Among the many (many, many) sustainable energy programs recently launched by the U.S. military, the Defense Department’s new military electric-vehicles-to-grid initiative is especially worth noting. With the announcement of a $20 million, 500-vehicle leasing program soon to get underway, in one fell swoop it’s going to accelerate several major trends that have been slowly leaking into the civilian mainstream.
That includes the marriage of zero emission electric vehicles with the potential for zero-emission recharging from solar panels or other renewable sources, smart grid technology with off-peak power maximization, and the flexibility of local energy storage to help secure facilities (or individual buildings) against brownouts and more serious grid disruptions.
500 More Electric Vehicles for the U.S. Military
The new lease program, which is expected to get underway later this year, will cover a variety of off-the-shelf vehicles ranging from $30,000 to $100,000 in the commercial market.
The 500 vehicles will be split among six installations, with Los Angeles Air Force Base taking the lead.
If that name rings a bell, you may recall that a little over a year ago LA AFB announced that it would become the first federal government facility ever to replace 100 percent of its fleet (its non-tactical fleet, that is) with electric vehicles. The new lease program is based partly on lessons learned from that program, which covered non-emergency sedans and buses as well as light trucks.
Coincidentally, LA AFB is also an early solar energy leader, and its all-EV initiative includes solar charging as well as a demonstration ground for EV-to-grid systems. Basically, the electric vehicles serve as mobile energy storage units. They can be charged at off-peak hours to take advantage of lower electricity rates and/or any available renewable energy, and when integrated with a smart microgrid they be called into play to help alleviate stress on the local grid during periods of peak use.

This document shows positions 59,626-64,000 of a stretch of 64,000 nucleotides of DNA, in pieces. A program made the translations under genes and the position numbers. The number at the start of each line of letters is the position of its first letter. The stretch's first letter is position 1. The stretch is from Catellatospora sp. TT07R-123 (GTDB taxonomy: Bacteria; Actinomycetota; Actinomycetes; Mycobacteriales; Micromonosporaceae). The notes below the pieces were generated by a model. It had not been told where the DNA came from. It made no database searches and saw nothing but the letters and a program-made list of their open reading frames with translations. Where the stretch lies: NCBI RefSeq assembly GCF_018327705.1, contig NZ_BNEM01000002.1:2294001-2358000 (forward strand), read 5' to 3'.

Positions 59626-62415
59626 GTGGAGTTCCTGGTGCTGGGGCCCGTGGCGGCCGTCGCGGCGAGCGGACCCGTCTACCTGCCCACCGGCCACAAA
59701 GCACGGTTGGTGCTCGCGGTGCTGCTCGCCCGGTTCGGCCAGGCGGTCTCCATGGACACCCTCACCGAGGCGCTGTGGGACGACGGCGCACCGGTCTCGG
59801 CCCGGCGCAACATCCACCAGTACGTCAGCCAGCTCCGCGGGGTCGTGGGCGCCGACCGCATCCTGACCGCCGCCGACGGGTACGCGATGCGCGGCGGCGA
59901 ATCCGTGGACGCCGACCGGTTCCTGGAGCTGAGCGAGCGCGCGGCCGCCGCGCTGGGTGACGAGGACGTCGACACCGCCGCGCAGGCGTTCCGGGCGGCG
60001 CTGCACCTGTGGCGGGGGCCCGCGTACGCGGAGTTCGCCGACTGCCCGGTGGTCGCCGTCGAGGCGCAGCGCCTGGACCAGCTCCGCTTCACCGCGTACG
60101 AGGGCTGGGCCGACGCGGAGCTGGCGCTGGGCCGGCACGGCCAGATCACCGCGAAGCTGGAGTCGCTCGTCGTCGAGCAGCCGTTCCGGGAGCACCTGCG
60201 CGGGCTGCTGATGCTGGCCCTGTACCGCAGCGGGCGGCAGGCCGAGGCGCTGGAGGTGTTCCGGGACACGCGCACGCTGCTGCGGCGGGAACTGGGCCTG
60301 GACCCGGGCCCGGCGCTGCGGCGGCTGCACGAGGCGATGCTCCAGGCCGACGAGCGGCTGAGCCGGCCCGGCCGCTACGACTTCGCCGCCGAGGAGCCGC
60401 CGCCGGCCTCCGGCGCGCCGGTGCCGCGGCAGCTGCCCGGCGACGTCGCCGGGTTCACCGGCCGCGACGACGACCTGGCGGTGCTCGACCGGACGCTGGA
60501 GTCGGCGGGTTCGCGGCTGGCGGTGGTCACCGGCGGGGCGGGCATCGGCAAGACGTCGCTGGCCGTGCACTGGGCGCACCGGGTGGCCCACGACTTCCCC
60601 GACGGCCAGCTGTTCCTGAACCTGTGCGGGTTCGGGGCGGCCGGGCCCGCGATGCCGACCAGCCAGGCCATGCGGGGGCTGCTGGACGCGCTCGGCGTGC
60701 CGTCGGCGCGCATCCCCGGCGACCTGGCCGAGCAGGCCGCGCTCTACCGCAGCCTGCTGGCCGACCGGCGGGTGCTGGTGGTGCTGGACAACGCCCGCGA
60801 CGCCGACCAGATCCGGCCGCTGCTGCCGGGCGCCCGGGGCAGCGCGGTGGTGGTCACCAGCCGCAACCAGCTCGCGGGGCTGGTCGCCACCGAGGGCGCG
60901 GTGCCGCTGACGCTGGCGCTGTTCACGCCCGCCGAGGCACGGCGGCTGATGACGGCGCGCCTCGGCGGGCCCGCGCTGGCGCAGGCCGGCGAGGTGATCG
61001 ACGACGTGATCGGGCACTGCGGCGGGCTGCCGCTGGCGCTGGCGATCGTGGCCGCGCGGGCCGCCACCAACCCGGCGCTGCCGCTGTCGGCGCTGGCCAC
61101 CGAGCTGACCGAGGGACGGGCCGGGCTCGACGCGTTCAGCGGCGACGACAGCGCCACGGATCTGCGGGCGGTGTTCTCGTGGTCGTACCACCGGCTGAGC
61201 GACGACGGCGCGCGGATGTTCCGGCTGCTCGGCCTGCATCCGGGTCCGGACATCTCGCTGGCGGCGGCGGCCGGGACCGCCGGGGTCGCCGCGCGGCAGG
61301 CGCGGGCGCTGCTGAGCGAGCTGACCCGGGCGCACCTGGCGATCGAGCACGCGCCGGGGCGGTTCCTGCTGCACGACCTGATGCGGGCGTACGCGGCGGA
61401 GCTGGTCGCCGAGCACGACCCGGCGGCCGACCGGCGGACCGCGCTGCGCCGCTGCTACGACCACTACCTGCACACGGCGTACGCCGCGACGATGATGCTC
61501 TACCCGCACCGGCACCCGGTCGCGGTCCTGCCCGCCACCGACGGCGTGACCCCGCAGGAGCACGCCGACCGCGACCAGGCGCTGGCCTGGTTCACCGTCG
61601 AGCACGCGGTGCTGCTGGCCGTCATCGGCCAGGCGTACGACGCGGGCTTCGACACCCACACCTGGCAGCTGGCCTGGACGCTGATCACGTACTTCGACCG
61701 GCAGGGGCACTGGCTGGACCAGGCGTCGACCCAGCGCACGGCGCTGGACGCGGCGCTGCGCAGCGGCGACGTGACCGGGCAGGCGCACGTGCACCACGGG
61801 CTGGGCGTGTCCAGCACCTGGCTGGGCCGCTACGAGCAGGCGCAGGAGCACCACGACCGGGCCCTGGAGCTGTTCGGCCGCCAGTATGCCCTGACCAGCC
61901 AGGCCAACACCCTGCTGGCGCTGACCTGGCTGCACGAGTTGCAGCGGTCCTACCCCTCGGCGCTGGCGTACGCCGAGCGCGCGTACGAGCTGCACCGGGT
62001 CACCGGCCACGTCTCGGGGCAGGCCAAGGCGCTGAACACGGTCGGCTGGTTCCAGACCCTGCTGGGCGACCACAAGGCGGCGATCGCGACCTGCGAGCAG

Many Benefits from Military’s Transition to Electric Vehicles
As described by Camron Gorguinpour, special assistant to the assistant secretary of the Air Force for installations, environment and logistics, the prospect of reducing greenhouse gas emissions at military facilities is side benefit to the main attractions of switching to EV’s: saving money on fleet expenses, meeting energy efficiency goals
For those of you wondering why leasing is the preferred option, the typical lifespan of a non-tactical military vehicle is far longer than the current pace of innovation in EV technology. By leasing, the Defense Department can roll over its EV fleet more quickly to take advantage of new models.
As for the 500 vehicles, that’s just a drop in the bucket of DoD’s fleet of non-tactical ground vehicles, which last time we looked numbered about 190,000. Just imagine what kind of market demand is going to kick in if and when this initial program proves its worth and DoD ramps up the pace of its EV transition.
The Coming EV-to-Grid Revolution
Meanwhile, back in the civilian sector, a mirror trend has been taking place in which consumers are finding themselves at the cusp of a transition from vehicles that you just fill up and drive, to vehicles that partner with you to achieve the most efficient, lowest-cost, lowest-emission energy consumption patterns across the spectrum of your needs, from mobility to household use.
We’ve already seen a steady growth in the integration of EV manufacturers, charging station manufacturers and rooftop solar companies, and now auto manufacturers are taking it to the next level.
Ford seems to be first out of the box with its MyEnergi Lifestyle EV package, which encourages EV owners to think of a car as the biggest electrical appliance they will ever own, one that can store renewable energy, take advantage of off-peak pricing to lower costs, and interact with other household appliances through a cloud-based mini-grid.
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Tina Casey specializes in military and corporate sustainability, advanced technology, emerging materials, biofuels, and water and wastewater issues. Tina’s articles are reposted frequently on Reuters, Scientific American, and many other sites. You can also follow her on Twitter @TinaMCasey and Google+.